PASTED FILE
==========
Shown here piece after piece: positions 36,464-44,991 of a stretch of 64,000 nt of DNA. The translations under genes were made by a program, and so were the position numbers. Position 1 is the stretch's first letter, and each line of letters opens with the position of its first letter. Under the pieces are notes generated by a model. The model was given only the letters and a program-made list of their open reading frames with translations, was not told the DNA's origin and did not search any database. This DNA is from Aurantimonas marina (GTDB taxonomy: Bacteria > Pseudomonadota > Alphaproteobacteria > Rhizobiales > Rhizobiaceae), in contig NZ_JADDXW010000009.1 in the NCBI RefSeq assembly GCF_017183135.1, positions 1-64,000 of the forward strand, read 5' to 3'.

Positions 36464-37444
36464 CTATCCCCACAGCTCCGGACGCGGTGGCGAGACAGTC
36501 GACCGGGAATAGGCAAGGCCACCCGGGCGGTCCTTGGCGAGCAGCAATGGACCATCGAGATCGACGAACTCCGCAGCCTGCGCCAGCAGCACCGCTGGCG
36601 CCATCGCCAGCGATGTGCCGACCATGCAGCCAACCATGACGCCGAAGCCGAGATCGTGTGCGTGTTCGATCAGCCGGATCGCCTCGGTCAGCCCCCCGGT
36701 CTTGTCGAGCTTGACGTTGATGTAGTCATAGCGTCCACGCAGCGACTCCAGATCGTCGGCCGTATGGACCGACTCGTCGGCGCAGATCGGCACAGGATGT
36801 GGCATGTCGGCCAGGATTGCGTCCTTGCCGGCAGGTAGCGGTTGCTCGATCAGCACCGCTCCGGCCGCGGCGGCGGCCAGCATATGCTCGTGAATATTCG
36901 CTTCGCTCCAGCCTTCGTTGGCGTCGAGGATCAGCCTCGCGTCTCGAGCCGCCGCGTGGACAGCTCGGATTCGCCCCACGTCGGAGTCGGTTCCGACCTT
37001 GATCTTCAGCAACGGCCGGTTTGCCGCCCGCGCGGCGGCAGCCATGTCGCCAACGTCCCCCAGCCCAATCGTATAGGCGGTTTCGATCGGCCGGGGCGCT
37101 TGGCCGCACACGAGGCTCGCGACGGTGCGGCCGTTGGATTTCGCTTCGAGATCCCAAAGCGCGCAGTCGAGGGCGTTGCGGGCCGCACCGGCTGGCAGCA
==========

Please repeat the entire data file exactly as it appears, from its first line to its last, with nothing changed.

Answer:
Shown here piece after piece: positions 36,464-44,991 of a stretch of 64,000 nt of DNA. The translations under genes were made by a program, and so were the position numbers. Position 1 is the stretch's first letter, and each line of letters opens with the position of its first letter. Under the pieces are notes generated by a model. The model was given only the letters and a program-made list of their open reading frames with translations, was not told the DNA's origin and did not search any database. This DNA is from Aurantimonas marina (GTDB taxonomy: Bacteria > Pseudomonadota > Alphaproteobacteria > Rhizobiales > Rhizobiaceae), in contig NZ_JADDXW010000009.1 in the NCBI RefSeq assembly GCF_017183135.1, positions 1-64,000 of the forward strand, read 5' to 3'.

Positions 36464-37444
36464 CTATCCCCACAGCTCCGGACGCGGTGGCGAGACAGTC
36501 GACCGGGAATAGGCAAGGCCACCCGGGCGGTCCTTGGCGAGCAGCAATGGACCATCGAGATCGACGAACTCCGCAGCCTGCGCCAGCAGCACCGCTGGCG
36601 CCATCGCCAGCGATGTGCCGACCATGCAGCCAACCATGACGCCGAAGCCGAGATCGTGTGCGTGTTCGATCAGCCGGATCGCCTCGGTCAGCCCCCCGGT
36701 CTTGTCGAGCTTGACGTTGATGTAGTCATAGCGTCCACGCAGCGACTCCAGATCGTCGGCCGTATGGACCGACTCGTCGGCGCAGATCGGCACAGGATGT
36801 GGCATGTCGGCCAGGATTGCGTCCTTGCCGGCAGGTAGCGGTTGCTCGATCAGCACCGCTCCGGCCGCGGCGGCGGCCAGCATATGCTCGTGAATATTCG
36901 CTTCGCTCCAGCCTTCGTTGGCGTCGAGGATCAGCCTCGCGTCTCGAGCCGCCGCGTGGACAGCTCGGATTCGCCCCACGTCGGAGTCGGTTCCGACCTT
37001 GATCTTCAGCAACGGCCGGTTTGCCGCCCGCGCGGCGGCAGCCATGTCGCCAACGTCCCCCAGCCCAATCGTATAGGCGGTTTCGATCGGCCGGGGCGCT
37101 TGGCCGCACACGAGGCTCGCGACGGTGCGGCCGTTGGATTTCGCTTCGAGATCCCAAAGCGCGCAGTCGAGGGCGTTGCGGGCCGCACCGGCTGGCAGCA